Pursuant to Fed. R. App. P. 28(j) plaintiffs have supplied us with the opinion in James v. Arcadia Mach. & Tool, No. ESX-L-6059-99 (N.J. Super. Ct. Law. Div. Dec. 11, 2001), which involved claims that are similar to but broader than those in this case. We note that the court in James took a different approach than we take, as it pointed out "that the New Jersey courts are not loathe to enter into new territory where a loss has been suffered." Slip op. at 16. Moreover, the James court was critical of our opinion in Camden County which it stated did not bind it. Id. at 21. While we do not doubt that a New Jersey state court need not follow Camden County, we regard that case as significant authority on this appeal which, however, we are deciding under Pennsylvania law. In this regard we point out that we have commented previously when deciding issues of Pennsylvania law contrary to New Jersey law that we "predicate our ruling on more conventional principles" than those underlying the New Jersey case. See Ryan v. Butera, Beausang, Cohen & Brennan, 193 F.3d 210, 218-19 (3d Cir. 1999). We doubt that if confronted with the complaint here that the Supreme Court of Pennsylvania would uphold it.


In Camden County, we rebuffed the plaintiffs' arguments that "proximate cause, remoteness, and control" were not essential to a public nuisance claim. Camden County, 273 F.3d at 541. But see Allegheny Gen. Hosp. v. Philip Morris, Inc., 228 F.3d 429, 446 (3d Cir. 2000) (stating in dictum that public nuisance claim"do[es] not require proximate cause"). Because of this court's statement in Allegheny General Hospital, the district court declined to analyze proximate cause in this case. See Beretta, 126 F. Supp. 2d at 903 n.14.


The elements of a negligence claim include: a legal duty, a breach of that duty, a causal relationship between the defendant's negligence and plaintiff's injuries, and damages. See Martin v. Evans, 711 A.2d 458, 461 (Pa. 1998) (citation omitted). Negligent entrustment involves:

permit[ting] a third person to use a thing or to engage in an activity which is under the control of the actor, if the actor knows or should know that such person intends or is likely to use the thing or to conduct himself in the activity in such a manner as to create an unreasonable risk of harm to others.

Beretta, 126 F. Supp. 2d at 902-03 (citing Ferry v. Fisher, 709 A.2d 399, 403 (Pa. Super. Ct. 1998)).


The district court also found that plaintiffs failed to allege facts sufficient to sustain a claim of negligent entrustment, as they did not allege that the gun manufacturers "directly entrust [their weapons] to individuals who are likely to use them in a negligent or criminal way." Beretta, 126 F. Supp. 2d at 903.


We have taken our description of the distribution route in part from the plaintiffs' brief which includes more physical steps than the court set forth.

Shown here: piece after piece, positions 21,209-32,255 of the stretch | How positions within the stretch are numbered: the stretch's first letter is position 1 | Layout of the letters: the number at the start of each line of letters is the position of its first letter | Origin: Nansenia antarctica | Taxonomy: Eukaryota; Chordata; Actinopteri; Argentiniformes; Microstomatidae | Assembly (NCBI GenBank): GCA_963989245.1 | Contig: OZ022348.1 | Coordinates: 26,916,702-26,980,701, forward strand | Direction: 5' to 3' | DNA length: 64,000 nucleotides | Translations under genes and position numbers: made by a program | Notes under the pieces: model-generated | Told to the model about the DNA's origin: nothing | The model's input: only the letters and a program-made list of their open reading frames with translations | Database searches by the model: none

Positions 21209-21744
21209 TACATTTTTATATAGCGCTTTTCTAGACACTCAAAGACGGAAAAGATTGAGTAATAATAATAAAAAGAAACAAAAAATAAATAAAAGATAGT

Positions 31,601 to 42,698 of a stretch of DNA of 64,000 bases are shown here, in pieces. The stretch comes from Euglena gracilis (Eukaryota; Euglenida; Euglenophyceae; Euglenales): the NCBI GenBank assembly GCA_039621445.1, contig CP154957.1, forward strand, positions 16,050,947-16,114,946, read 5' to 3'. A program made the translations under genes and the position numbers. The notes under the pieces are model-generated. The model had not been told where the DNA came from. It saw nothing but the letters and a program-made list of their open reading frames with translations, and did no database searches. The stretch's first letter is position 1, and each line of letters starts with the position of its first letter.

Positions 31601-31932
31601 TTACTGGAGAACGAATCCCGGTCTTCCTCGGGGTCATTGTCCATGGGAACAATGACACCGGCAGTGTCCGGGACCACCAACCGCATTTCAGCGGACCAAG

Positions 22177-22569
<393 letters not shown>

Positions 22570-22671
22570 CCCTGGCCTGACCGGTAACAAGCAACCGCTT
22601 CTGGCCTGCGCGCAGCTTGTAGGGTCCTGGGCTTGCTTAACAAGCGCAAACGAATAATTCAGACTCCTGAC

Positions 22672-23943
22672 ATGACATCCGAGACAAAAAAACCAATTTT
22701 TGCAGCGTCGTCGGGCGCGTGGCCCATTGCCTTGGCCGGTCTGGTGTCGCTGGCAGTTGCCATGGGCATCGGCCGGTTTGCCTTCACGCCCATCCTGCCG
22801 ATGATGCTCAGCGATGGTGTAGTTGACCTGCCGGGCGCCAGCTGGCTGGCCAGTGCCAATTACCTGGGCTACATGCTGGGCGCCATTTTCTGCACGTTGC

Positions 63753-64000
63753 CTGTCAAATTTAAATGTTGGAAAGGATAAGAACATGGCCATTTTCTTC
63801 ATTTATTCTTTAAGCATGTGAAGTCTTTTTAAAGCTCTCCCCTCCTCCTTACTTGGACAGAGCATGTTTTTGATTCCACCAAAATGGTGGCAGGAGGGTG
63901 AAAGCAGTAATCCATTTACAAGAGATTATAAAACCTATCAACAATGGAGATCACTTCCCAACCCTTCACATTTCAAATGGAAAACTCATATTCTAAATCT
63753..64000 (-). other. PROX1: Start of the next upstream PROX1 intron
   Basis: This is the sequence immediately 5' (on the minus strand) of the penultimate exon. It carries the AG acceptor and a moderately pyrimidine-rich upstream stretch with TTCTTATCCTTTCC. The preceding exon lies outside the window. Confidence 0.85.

Every straw purchaser commits a federal felony and violates Pennsylvania law by falsely stating that he or she is not buying the firearm for someone else. See 18 U.S.C.SS 924(a)(1)(A), (a)(2); 18 Pa. Cons. Stat. Ann. SS 6111(g)(2), (g)(4) (West 2000).


Additionally, despite plaintiffs' attempt to shorten the causal chain, the gravamen of the complaint is that guns are used in crime, with resulting deaths and injuries to City residents, prompting much of the expenses plaintiffs claim as damages. See app. at 11, 14-15, 17, 20-22, 24-26, 28-30, 34-35, 38-39 (Compl. PP 1, 10-12, 15-16, 24-29, 41-47, 61, 79, 82, 97).


At oral argument, counsel for the City argued that the complaint alleged intent on the part of the gun manufacturers. Having read the complaint, we find that, at most, it alleges the gun manufacturers' knowledge that some handguns reach prohibited purchasers. See, e.g., app at 10-11, 17-19, 21-23, 24 (Compl. PP 1, 17, 27-31, 40). Plaintiffs' claim of intent rests on a series of government reports concerning the process whereby firearms used in crime are traced as part of a law enforcement investigation. However, trace request information does not inform law enforcement agencies that a particular licensed distributor or dealer has committed an illegal act. Consequently, the trace request information does not put a gun manufacturer on notice that a specific distributor or dealer is engaged in unlawful firearm trafficking. See Department of Treasury/Bureau of Alcohol, Tobacco and Firearms, Commerce in Firearms in the United States at 22-23 (2000) (available online at); Hamilton v. Beretta U.S.A. Corp., 750 N.E.2d 1055, 1065 & n.7, n.8 (N.Y. 2001).


We are not suggesting that we have a view on whether persons directly injured by gun violence successfully can advance a claim against gun manufacturers as that possibility is not an issue here.